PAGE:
Challenge of the millennium
The most tangible collateral damage of Nepal’s chronic political instability is going to be the effort to streamline Nepal’s electricity grid. Politicians have weaponised the US-supported Millennium Challenge Corporation (MCC) infrastructure grant, and the much-needed project is stuck.
An agreement for the $500 million project was signed by the Nepali Congress (NC) Finance Minister Gyanendra Bahadur Karki in Washington DC four years ago. But since then, it had become a political football in the great game between prime Minister K P Oli and his nemeses Pushpa Kamal Dahal and Madhav Kumar Nepal.
The first hint that the MCC controversy was carrying over to the new government was that it was not included in the ‘common minimum program’ agreed to between the five coalition partners on 9 August.
The Maoists and the Nepal faction have used the MCC so effectively to bludgeon Oli’s government that the rank-and-file are dead against the project. They are convinced it will allow the US military to build missile silos in Nepal aimed at China.
Putting the MCC in context, Jeevan R Sharma and David Seddon
The MCC was launched by the US government in 2004 as an innovative way to end poverty in least developed countries. Nepal met the eligibility criteria and was selected as a partner, and planning for the MCC started during the government of Baburam Bhattarai in 2012. Bhattarai is now in the five-party alliance as a part of the JSP.
Critics have used ultra-nationalism and populism to portray the MCC as a form of US neo-colonialism and imperialism. The Americans fuelled the fire themselves when a US undersecretary of state admitted in 2019 that the MCC was a part of the US Indo-Pacific Strategy aimed at encircling China.
Washington back-pedalled, but the damage was done. There are many who do not need convincing that the MCC in Nepal is America’s geo-strategic response to China’s Belt-Road Initiative.
But because of this political impasse, work on urgently needed electricity transmission lines and highway upgrading has not started. The cost of not having this infrastructure in place will be much more than the $500 million outlay of the project.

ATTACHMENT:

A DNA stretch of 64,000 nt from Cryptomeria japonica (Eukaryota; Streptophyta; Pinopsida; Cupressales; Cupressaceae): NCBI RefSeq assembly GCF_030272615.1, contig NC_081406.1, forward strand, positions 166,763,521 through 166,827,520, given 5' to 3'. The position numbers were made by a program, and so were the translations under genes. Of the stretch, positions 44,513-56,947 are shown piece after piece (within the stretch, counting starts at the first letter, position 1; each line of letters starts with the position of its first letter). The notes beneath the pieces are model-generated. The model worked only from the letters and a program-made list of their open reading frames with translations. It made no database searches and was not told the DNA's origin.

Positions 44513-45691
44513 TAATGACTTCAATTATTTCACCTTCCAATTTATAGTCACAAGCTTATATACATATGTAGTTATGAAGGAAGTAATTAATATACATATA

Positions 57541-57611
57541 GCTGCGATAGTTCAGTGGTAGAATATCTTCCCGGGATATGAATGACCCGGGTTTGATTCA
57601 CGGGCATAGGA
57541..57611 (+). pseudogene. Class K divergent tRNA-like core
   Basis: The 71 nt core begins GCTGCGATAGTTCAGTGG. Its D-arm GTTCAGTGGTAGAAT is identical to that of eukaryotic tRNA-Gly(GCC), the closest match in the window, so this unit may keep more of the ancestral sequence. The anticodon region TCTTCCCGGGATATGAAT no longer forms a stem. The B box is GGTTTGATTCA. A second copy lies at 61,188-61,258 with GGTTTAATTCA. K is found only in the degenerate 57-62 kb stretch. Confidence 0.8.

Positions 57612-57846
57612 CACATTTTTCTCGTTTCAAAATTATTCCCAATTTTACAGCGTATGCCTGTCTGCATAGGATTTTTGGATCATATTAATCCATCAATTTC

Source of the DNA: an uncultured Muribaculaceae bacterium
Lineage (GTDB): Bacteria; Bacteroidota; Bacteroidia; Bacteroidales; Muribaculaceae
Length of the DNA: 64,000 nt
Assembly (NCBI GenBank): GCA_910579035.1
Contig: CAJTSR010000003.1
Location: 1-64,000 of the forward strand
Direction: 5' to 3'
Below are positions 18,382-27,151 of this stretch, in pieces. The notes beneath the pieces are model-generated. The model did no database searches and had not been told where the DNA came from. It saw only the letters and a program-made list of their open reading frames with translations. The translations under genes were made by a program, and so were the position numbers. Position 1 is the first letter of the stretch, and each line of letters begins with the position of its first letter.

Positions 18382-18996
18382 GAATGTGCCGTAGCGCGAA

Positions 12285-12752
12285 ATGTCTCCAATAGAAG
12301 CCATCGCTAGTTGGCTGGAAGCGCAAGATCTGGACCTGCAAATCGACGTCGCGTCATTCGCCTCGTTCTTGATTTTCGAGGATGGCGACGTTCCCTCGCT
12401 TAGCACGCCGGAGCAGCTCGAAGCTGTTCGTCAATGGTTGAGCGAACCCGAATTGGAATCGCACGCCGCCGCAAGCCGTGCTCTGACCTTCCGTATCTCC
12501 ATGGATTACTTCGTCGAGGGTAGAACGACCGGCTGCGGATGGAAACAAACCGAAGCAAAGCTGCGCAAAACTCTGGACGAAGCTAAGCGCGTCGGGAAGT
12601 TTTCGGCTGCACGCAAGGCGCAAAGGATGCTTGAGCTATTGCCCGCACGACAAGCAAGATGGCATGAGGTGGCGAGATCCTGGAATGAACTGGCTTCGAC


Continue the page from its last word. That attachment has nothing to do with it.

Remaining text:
Own Goal, Kunda Dixit
The main objective of the MCC is a 315km transmission line between Hetauda-Damauli-Butwal. This power line is critical for the east-west distribution of the 3,000MW of electricity that will be added to Nepal’s national grid in the next three years, nearly double the current generation capacity. Another 2,500MW worth of projects are awaiting power purchase agreements with the NEA and will depend on the MCC transmission lines being in place.
Nepal’s current power need is 1,500MW at peak hours, and despite suppressed demand due to shortage and cost, it is not expected to increase by much in the next three years. Which means Nepal will have a monsoon surplus that can be exported to India, and for this, the cross-border 400KV transmission line from Butwal to Gorakhpur will be necessary.
At present, Nepal imports electricity from India through the Dhalkebar-Muzzafarpur power corridor that has a capacity of handling only 800MW. The MCC line would increase this to 2,600MW, but if the Butwal-Gorakhpur transmission line is not built in the next few years, much of the surplus electricity generated in Nepal is in danger of being wasted, or 'spilled' in technical parlance.
Even if the MCC is never ratified by Parliament because of the political deadlock, Nepal needs to immediately start building these transmission lines by itself. Private power producers in Nepal have signed agreements with NEA on the understanding that the transmission lines will be in place to evacuate the electricity they generate.
Because of the nature of the monsoon and Nepal’s east-west territory, there will be surplus electricity in the east while there is a deficit in the west, so the transmission lines are even more critical to balance the national grid.
This is too serious a subject to be left to politicians, or to geopolitics. The NEA’s new head Kulman Ghising needs to sit down with the MCA’s Khadga Bahadur Bista and resolve this one way or another right away.
In the 1960s, at the height of the Cold War and despite sensitivities after the India-China war, King Mahendra went ahead with the Kodari Highway linking Kathmandu to Lhasa. That is the kind of leadership we need now, one that will not be terrified about what one or the other neighbour will say, but decide what is in the national interest and just do it.
A millennium challenge, Editorial
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